The Brisbane Times has an article on the latest expansion to the British surveillance state - Britain presses on with Big Brother telecoms database.
Every phone call, text message, email and website visit made by Britons is to be stored for a year and will be available for monitoring by government bodies.
All telecoms companies and internet service providers will be required by British law to keep a record of every customer's personal communications, showing who they have contacted, when and where, as well as the websites they have visited.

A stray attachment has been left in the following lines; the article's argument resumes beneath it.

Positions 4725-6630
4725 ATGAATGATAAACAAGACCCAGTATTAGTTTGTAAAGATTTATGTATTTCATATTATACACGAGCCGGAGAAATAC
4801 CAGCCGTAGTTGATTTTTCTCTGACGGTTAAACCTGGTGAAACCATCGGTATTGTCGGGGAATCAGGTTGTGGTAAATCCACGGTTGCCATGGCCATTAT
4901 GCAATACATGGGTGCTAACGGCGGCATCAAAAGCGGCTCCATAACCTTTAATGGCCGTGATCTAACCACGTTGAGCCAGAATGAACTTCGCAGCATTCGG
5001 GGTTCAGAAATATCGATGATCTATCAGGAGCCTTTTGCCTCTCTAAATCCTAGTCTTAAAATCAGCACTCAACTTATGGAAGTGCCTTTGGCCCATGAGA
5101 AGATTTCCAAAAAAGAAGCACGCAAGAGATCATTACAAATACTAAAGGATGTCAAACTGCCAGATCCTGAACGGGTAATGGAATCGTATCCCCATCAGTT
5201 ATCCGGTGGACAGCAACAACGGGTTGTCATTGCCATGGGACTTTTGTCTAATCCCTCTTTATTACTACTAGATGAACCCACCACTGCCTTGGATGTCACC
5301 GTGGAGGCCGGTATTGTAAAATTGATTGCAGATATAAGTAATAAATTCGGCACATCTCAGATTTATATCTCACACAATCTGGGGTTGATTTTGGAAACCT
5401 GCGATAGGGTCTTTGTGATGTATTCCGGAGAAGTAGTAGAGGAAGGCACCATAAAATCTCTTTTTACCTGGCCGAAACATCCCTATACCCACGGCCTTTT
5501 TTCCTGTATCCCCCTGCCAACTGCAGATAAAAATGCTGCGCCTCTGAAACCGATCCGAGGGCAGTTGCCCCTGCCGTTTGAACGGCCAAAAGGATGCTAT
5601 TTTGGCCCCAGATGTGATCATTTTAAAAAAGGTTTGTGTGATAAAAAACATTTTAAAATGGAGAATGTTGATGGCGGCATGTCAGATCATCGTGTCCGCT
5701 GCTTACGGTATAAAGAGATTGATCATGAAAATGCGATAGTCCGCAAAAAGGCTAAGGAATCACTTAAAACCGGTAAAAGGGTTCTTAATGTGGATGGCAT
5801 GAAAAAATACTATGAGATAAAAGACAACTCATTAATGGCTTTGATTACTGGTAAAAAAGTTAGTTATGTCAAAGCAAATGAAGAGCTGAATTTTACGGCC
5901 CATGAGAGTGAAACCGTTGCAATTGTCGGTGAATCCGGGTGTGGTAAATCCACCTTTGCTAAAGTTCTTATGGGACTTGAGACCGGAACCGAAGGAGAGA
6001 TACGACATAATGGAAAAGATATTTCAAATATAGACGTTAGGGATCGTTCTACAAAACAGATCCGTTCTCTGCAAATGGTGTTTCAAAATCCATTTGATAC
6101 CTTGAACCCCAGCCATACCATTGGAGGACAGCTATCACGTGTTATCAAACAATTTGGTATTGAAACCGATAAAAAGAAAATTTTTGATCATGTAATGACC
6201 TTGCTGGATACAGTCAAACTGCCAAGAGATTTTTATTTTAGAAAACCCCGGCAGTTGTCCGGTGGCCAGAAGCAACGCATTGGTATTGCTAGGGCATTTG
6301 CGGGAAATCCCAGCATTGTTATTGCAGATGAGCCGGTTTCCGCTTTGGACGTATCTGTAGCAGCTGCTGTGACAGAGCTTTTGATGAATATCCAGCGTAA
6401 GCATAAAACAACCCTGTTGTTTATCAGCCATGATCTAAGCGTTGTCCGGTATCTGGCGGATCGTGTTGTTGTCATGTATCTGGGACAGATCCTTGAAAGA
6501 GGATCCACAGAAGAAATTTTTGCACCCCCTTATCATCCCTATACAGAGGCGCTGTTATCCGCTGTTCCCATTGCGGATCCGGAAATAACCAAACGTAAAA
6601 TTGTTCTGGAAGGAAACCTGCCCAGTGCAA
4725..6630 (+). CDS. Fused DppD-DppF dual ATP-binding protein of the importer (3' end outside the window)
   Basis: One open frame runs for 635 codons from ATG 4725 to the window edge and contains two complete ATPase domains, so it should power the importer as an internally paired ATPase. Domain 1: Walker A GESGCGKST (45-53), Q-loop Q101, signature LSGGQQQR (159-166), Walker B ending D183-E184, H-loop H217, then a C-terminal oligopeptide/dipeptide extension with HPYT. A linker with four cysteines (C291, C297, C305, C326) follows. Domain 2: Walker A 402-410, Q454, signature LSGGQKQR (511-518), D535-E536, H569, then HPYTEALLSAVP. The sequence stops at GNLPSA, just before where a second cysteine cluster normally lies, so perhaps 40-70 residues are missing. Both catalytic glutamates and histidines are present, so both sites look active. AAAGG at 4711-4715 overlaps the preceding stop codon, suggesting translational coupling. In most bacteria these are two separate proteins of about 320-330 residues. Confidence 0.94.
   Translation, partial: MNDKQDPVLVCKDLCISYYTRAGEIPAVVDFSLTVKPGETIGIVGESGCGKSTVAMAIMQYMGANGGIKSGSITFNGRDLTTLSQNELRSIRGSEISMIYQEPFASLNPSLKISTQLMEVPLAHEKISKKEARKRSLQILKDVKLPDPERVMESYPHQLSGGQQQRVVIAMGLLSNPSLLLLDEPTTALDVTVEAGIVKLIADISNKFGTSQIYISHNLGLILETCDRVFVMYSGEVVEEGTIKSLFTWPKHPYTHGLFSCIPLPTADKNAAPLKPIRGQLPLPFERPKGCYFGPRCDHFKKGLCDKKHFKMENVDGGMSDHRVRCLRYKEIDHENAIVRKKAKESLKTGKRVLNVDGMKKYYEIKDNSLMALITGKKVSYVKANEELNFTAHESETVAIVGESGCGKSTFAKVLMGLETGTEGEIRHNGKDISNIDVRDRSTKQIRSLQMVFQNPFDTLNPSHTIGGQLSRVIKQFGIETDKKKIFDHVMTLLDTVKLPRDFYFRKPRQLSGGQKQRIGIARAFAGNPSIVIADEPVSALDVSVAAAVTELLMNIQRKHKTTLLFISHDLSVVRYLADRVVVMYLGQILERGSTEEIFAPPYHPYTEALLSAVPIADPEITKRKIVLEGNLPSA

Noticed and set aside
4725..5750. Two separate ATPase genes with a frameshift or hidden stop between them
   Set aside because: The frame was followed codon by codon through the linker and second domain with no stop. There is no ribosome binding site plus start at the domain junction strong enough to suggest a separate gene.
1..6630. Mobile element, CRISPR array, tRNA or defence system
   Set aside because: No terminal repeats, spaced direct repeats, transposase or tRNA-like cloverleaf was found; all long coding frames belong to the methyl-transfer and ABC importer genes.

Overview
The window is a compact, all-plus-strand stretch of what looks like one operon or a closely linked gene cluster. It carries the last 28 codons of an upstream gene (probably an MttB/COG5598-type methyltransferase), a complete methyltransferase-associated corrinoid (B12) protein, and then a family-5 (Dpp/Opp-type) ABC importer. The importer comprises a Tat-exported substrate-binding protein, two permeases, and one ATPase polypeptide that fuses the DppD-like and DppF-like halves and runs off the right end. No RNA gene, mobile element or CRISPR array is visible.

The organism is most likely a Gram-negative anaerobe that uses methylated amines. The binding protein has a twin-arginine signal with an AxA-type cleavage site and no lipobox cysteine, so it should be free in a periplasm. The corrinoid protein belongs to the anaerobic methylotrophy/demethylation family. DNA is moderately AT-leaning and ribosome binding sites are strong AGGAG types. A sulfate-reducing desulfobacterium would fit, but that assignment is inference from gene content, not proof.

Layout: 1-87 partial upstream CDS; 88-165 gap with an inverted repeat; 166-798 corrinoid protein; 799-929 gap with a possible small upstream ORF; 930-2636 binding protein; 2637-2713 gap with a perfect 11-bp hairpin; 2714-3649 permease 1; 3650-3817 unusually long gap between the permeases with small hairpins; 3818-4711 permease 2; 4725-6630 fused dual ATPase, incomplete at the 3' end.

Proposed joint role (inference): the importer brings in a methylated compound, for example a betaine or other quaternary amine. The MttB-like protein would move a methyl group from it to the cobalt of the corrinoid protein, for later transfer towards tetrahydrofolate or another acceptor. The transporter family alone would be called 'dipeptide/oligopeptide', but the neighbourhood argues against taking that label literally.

Despite public opposition, 653 public bodies will have access to the data, including police, local councils, the ambulance service, fire authorities and even prison governors.
They will not require the permission of a judge or a magistrate to obtain the information, but simply the authorisation of a senior police officer or the equivalent of a deputy head of department at a local authority.
Ministers had originally wanted to store the information on a single government-run database, but chose not to because of privacy concerns. But the Government announced this week that it was pressing ahead with privately held ''Big Brother'' databases that opposition leaders said amounted to state spying on the public.
It is doing so despite its own research showing that it has little public support.